Cognitive computing and artificial intelligence mean manufacturers can create complicated cyber-physical systems for various purposes. The security of robotic products, including social robots, is imperative for the next generation. Many experiments are underway, but security is not always at the core. When prototypes turn commercial, manufacturers are responsible for protecting their customers.

Dmitry Galov

Security Researcher, Kaspersky

Risks of social robots

As with all AI-powered technologies, cybersecurity is a considerable risk; recent research by the University of Ghent and Kaspersky found no different. Although the specifics of their findings may surprise some, first things first, let’s tuck into this.

The researchers found a new and unexpected dimension of risk associated with robotics: social impact. The research focused on the effects of a specific social robot designed to interact with humans, which they placed in two different scenarios.

Robots in not-so-safe spaces

In the first part of the study, the robot was placed near a secure entrance of a building in the center of Ghent. It asked staff if it could follow them through the door. (For context, usually, this area could only be accessed by certain personnel.) Not all staff complied with the robot’s request, but 40 percent did unlock the door and keep it open for the robot to waltz in. Hhhmmm. Worse so, when they positioned the robot as a pizza delivery person, staff were less inclined to question why it needed access to the secure area.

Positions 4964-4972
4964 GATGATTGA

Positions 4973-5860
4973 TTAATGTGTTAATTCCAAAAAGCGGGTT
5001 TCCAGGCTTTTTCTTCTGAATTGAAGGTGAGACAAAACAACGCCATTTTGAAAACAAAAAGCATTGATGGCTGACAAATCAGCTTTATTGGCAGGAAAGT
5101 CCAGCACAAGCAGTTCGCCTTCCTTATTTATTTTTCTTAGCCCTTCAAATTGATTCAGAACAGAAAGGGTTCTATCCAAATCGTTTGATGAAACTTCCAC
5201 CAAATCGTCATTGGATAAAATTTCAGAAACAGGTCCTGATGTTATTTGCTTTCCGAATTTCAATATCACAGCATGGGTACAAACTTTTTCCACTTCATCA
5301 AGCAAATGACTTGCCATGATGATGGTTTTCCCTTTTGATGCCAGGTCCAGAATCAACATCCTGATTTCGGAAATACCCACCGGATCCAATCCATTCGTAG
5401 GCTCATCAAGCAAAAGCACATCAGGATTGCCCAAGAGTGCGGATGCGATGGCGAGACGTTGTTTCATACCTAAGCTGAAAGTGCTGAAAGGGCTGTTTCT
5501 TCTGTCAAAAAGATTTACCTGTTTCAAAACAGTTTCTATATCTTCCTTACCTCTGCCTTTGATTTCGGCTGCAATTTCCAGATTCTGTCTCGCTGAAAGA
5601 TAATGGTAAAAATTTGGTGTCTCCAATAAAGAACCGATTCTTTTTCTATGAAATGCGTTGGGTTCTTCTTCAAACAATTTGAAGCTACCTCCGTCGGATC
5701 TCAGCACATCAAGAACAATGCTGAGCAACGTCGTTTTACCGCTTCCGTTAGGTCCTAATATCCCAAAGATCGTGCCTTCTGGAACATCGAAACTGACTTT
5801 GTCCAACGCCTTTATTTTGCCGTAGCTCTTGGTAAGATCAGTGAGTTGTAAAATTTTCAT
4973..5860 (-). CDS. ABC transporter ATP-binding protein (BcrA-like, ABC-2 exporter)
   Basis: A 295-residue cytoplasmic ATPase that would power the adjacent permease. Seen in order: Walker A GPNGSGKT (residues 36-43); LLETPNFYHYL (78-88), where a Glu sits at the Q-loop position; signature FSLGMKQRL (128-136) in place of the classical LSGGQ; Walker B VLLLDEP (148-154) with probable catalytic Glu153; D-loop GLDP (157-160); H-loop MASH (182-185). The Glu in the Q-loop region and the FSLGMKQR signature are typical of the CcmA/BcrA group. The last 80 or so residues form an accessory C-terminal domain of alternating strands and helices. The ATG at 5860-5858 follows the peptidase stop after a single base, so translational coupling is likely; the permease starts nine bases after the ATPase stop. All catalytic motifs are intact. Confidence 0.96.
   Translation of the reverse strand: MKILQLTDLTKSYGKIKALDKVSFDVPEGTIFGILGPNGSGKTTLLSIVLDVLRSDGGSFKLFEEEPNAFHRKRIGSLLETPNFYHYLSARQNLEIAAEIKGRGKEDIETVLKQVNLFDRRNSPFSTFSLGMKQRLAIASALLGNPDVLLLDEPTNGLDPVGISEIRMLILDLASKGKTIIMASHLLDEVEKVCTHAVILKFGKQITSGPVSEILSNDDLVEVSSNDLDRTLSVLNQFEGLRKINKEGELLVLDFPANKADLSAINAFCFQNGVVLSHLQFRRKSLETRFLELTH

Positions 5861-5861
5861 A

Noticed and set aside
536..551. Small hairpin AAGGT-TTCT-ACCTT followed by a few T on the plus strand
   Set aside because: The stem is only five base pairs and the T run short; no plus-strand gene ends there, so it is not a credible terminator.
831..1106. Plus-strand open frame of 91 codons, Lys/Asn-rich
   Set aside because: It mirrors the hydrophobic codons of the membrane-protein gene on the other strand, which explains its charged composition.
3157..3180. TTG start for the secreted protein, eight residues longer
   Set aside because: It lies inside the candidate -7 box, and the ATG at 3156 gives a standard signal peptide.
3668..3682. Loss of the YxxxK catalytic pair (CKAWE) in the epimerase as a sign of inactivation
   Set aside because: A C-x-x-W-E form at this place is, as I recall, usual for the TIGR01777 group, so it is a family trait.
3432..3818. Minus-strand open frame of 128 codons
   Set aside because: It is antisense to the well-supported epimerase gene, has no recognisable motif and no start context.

Interrogation bots

The second part of the study focused on how easily the robot could get sensitive information typically used to reset passwords (like your dog’s name). Alarmingly, with all but one participant, the robot managed to rack up personal data at the rate of one item per minute. Which goes to show, as your mother said, you shouldn’t share secrets with strange robots you don’t know.

Well, there you have it: social robots. Whether their impact will be positive or negative remains to be seen, but we do know that they’re numbers are set to grow. Worldwide sales of consumer robots are expected to grow to $19bn by the end of 2025 (from an estimated $5.6bn in 2018).

If you’re working in retail, healthcare or even space travel, social robots could help your business to innovate and reach the next level. But as with all new technologies, it’s essential to invest heavily in making them secure and safe for public consumption.

The real question is, could you see yourself living with one? (Who could say no to this face?)

Find out more

Read Kaspersky’s proof of concept study on the potential of social robots to persuade and manipulate.